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Ultra Small Angle X-Ray Scattering Studies of Triacylglycerol Crystal Networks

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Title: Ultra Small Angle X-Ray Scattering Studies of Triacylglycerol Crystal Networks
Author: Peyronel, M. Fernanda
Department: Department of Food Science
Program: Food Science
Advisor: Dr. Marangoni, AlejandroDr. Pink, David
Abstract: This thesis is an investigation into the use of ultra small angle x-ray scattering, USAXS, to study triacylglyerol (TAG) crystal networks. USAXS is an in-situ technique that requires no manipulation of the native material and allows the characterization of structures from about 10 nanometers to about 10 micrometers. A Bonse-Hart instrument at the Advanced Photon Source (APS) in Argonne National Laboratory was used to measure the scattering intensity, I(q), as a function of wave vector, q, in the region from 4 x 10-4 Å-1 to 0.1 Å-1. Plots of log[I(q)] vs log[q] were analysed using the Unified Fit and the Guinier-Porod models. Model binary TAG systems such as tristearin (SSS) and tripalmitin (PPP) solids in liquid triolein (OOO) were studied, followed by studies of pure solid single TAGs: SSS and PPP. This was followed by studies of three different complex systems and some commercial fats. The sizes and shapes of the scatterers and the aggregation structures formed from them were obtained from the fitting parameters. The interpretation of the results was aided by modelling and computer simulations carried out by colleagues. Up to four different structural levels were identified using the Unified Fit model for systems containing less than 20% solids. Crystalline nanoplatelets aggregated to form either cylinders, called TAGwoods, or a structure intermediate between a nanoplatelet and a TAGwood. Furthermore, the aggregation of TAGwoods gave rise to fractal structures brought about by diffusion or reaction limited cluster-cluster aggregation. The last structural level observed was identified as either evenly distributed clusters of TAGwoods or as a diffuse surface. Systems containing more than 50% solids showed nanovoids (empty holes in pure solid materials) or nano-spaces (oil filled cavities). The fractal nature of the walls of those cavities was characterized. USAXS has been shown to be a useful technique in identifying and quantified the hierarchies of the solid fats networks in edible oils and has identified a mechanism by which the structural levels appeared. This information should help the fat industry in their quest for finding healthy fat-replacers by identifying the existing structures that should be maintained.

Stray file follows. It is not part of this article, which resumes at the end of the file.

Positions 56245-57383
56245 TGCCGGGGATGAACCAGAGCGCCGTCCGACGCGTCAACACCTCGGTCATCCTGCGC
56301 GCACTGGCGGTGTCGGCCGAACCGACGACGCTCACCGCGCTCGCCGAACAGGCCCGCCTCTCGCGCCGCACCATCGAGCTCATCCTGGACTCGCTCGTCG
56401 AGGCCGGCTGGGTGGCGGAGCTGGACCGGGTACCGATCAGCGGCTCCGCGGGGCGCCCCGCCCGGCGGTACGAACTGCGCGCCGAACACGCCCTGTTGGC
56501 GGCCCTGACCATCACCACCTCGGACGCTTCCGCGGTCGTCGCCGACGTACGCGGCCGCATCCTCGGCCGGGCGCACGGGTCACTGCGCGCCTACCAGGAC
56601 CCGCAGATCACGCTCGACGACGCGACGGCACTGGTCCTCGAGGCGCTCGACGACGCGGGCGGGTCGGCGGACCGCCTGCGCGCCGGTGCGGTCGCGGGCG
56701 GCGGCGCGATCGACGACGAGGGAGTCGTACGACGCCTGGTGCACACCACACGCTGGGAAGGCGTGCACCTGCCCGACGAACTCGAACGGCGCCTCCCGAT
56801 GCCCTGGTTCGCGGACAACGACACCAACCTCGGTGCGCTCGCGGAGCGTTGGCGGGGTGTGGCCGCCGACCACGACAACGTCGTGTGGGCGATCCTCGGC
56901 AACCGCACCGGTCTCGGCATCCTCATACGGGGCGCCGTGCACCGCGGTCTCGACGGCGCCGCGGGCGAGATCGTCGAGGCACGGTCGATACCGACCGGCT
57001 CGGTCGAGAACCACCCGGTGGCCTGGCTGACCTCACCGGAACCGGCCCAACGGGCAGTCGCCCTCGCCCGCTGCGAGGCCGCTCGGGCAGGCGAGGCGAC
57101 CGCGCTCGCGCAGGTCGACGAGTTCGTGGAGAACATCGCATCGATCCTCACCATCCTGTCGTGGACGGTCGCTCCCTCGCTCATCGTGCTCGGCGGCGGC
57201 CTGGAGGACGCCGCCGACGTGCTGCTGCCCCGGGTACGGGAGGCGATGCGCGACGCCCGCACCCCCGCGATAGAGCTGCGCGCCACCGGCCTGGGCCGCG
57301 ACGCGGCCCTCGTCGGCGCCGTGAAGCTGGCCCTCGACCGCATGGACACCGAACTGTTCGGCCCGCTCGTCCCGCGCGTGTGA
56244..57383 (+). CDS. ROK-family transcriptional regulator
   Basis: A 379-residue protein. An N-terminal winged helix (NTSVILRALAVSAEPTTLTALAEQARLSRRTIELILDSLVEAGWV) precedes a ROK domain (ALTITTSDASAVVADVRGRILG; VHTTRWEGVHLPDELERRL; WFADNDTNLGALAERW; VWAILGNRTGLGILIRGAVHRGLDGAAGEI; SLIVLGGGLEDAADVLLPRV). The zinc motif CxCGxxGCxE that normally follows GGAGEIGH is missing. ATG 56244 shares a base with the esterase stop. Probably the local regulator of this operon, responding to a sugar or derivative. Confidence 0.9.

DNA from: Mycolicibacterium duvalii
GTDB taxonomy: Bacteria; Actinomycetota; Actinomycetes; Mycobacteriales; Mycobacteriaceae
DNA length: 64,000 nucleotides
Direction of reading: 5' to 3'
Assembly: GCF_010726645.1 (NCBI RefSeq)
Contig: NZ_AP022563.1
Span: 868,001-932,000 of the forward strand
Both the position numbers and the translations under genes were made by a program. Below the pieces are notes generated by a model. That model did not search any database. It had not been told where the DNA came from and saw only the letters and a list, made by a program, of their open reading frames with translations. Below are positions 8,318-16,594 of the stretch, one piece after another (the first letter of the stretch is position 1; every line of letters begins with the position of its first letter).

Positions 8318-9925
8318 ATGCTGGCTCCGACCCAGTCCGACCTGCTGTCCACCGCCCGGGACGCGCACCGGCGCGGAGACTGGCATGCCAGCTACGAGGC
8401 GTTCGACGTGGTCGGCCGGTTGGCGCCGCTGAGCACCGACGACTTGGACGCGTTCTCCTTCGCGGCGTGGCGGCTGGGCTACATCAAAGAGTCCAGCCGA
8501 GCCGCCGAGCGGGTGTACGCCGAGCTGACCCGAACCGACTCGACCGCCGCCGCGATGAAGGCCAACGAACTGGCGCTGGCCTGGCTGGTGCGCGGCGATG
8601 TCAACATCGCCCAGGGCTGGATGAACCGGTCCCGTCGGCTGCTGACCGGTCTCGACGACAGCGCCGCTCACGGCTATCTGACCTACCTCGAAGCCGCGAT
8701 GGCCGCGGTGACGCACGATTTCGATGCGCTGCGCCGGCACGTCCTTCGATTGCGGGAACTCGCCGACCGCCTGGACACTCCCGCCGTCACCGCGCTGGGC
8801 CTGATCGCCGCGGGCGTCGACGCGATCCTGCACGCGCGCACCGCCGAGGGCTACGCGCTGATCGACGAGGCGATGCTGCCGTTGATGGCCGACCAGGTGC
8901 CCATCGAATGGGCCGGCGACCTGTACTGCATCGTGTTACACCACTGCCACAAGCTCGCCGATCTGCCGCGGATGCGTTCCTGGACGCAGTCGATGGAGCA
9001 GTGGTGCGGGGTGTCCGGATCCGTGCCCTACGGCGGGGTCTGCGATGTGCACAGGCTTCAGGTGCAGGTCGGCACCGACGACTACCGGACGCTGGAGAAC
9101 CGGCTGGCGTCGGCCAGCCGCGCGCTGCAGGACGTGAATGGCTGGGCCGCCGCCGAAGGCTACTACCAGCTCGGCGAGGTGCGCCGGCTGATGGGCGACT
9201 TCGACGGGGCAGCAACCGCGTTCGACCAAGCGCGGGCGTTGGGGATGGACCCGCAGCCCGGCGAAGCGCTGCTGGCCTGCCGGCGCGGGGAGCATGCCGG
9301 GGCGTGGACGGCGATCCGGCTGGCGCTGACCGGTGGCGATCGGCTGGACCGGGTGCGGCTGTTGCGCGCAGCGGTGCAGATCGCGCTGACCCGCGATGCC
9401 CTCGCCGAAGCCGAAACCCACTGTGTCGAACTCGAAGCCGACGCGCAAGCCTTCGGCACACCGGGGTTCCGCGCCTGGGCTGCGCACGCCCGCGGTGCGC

Date: 2014-12
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